This is the first of the Absorptions belonging to the Fine-Material Sphere (rupaavacarajjhaana). It is attained when, through the strength of concentration, the fivefold sense activity is temporarily suspended, and the five Hindrances are likewise eliminated.

See B. Dict.: kasina, nimitta, samaadhi.


M. 43

This first Absorption is free from five things, and five things are present. When the disciple enters the first Absorption, there have vanished (the five Hindrances): Lust, Ill-Will, Torpor and Sloth, Restlessness and Mental Worry, Doubts; and there are present: Thought Conception (vitakka), Discursive Thinking (vicaara), Rapture (piiti), Happiness (sukha), Concentration (citt'ekaggataa = samaadhi).

These five mental factors present in the first Absorption, are called Factors (or Constituents) of Absorption (jhaananga). Vitakka (initial formation of an abstract thought) and vicaara (discursive thinking, rumination) are called `verbal functions' (vaci-sankhaara) of the mind; hence they are something secondary compared with consciousness.

In Visuddhi-Magga, vitakka is compared with the taking hold of a pot, and vicaara with the wiping of it. In the first Absorption both are present, but are exclusively focussed on the subject of meditation, vicaara being here not discursive, but of an `exploring' nature. Both are entirely absent in the following Absorptions.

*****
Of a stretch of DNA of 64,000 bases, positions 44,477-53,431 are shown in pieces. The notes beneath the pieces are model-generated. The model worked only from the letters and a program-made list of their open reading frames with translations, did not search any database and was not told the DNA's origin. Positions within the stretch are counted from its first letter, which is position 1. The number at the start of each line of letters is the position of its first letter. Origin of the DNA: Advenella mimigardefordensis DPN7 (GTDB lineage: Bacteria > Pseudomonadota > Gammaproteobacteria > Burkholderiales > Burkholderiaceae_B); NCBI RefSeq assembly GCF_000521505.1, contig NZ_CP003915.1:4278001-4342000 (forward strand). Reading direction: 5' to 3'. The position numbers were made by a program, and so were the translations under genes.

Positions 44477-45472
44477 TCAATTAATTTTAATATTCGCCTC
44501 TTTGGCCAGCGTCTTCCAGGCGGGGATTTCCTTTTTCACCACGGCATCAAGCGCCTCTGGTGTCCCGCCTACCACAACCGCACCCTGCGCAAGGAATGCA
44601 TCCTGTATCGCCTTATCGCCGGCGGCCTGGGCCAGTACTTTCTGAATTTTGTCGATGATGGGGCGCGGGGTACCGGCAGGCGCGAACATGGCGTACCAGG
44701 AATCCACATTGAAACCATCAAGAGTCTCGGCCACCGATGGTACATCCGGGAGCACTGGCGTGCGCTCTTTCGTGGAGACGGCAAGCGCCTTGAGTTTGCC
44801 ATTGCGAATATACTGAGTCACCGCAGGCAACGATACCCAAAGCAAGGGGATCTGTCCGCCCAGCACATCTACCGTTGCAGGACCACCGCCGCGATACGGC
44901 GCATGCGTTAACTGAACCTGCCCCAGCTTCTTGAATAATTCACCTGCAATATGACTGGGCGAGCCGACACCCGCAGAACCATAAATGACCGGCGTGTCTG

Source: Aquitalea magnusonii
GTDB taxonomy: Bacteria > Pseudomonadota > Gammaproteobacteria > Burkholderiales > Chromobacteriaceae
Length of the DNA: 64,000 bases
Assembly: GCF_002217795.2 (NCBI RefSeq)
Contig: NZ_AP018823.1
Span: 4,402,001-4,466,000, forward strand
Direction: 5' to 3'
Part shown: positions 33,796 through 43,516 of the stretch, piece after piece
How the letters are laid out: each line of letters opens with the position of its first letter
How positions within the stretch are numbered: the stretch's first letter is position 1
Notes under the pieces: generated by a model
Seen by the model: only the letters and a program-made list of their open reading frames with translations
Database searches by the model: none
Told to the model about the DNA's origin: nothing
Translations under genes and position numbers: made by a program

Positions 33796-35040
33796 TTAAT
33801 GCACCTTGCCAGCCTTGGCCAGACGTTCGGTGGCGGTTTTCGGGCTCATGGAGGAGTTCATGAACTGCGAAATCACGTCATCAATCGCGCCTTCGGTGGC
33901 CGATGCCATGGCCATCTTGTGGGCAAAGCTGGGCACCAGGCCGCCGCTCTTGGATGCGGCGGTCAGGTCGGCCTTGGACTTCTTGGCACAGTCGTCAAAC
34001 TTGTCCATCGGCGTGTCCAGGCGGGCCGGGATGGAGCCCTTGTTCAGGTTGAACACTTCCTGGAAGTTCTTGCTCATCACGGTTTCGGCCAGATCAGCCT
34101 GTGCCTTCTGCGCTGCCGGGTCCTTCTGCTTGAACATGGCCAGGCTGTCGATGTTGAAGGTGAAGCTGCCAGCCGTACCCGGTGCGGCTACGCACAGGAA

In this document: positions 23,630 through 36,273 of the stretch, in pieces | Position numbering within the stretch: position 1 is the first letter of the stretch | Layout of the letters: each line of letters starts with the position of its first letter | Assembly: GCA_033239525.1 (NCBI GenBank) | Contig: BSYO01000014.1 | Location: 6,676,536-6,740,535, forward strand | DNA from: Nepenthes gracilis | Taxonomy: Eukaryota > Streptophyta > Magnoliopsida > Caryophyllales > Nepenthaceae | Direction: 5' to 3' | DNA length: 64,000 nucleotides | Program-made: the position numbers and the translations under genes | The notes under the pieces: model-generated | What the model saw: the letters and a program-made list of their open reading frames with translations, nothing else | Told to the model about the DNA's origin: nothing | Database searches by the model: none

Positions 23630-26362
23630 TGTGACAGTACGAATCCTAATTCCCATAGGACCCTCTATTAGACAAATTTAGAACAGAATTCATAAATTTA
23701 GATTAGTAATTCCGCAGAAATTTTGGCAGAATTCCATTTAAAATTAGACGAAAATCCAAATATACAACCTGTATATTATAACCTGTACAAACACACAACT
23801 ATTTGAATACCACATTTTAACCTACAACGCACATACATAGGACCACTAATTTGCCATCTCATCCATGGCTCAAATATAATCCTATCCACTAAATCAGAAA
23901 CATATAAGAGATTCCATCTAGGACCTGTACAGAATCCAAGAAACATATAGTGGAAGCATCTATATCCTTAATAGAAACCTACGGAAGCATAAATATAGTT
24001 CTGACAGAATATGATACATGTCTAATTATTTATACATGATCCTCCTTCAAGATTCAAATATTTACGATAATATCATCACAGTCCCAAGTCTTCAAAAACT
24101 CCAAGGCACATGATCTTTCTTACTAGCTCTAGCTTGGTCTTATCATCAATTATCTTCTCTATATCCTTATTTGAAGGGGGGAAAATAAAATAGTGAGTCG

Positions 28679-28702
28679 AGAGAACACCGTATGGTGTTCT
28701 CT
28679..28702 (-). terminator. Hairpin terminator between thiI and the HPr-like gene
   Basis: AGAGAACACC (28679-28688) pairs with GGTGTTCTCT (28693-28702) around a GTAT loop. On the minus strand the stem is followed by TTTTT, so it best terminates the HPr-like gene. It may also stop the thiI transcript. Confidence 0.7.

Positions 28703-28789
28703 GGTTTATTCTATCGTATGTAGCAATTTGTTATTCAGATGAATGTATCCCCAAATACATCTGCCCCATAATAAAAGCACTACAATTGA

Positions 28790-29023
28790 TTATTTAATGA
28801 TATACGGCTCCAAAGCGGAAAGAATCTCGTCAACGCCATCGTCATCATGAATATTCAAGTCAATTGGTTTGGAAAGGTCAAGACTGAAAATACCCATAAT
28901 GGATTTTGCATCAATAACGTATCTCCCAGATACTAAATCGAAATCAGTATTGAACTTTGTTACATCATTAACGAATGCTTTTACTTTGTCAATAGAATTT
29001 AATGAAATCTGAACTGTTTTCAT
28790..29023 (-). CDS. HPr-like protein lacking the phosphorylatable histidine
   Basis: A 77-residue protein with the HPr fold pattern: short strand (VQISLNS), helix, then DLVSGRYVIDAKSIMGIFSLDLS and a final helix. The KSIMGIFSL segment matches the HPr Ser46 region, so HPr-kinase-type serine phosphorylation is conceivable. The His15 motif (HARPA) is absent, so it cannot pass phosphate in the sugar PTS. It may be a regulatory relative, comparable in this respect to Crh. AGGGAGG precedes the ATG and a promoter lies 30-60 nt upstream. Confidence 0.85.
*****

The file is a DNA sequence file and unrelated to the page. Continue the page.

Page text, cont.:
And further: after the subsiding of Thought-Conception and Discursive Thinking, and by the gaining of inner tranquillity and oneness of mind, he enters into a state free from Thought-Conception and Discursive Thinking, the second Absorption, which is born of concentration (samaadhi), and filled with Rapture (piti) and Happiness (sukha).

In the second Absorption, there are three Factors of Absorption: Rapture, Happiness, and Concentration.

And further: after the fading away of Rapture, he dwells in equanimity, mindful, with clear awareness: and he experiences in his own person that feeling of which the Noble Ones say: `Happy lives he who is equanimous and mindful'-thus he enters the third Absorption.

In the third Absorption there are two Factors of Absorption: equanimous Happiness (upekkhaa-sukha) and Concentration (citt'ekaggataa).

And further: after the giving up of pleasure and pain, and through the disappearance of previous joy and grief, he enters into a state beyond pleasure and pain, into the fourth Absorption, which is purified by equanimity and mindfulness.

In the fourth Absorption there are two Factors of Absorp-tion: Concentration and Equanimity (upekkhaa).

In Visuddhi-magga forty subjects of meditation (kamma.t.thaana) are enumerated and treated in detail. By their successful practice the following Absorptions may be attained:

All four Absorptions. through Mindfulness of Breathing (see Vis. M. VIII. 3), the ten Kasina-exercises (Vis. M. IV, V. and B. Dict.); the contemplation of Equanimity (upekkhaa), being the practice of the fourth Brahma-vihaara (Vis. M. IX. 4).

The first three Absorptions: through the development of Loving-Kindness (mettaa), Compassion (karunaa) and Sympathetic Joy (muditaa), being the practice of the first three Brahma-vihaaras (Vis. M. IX. 1-3,).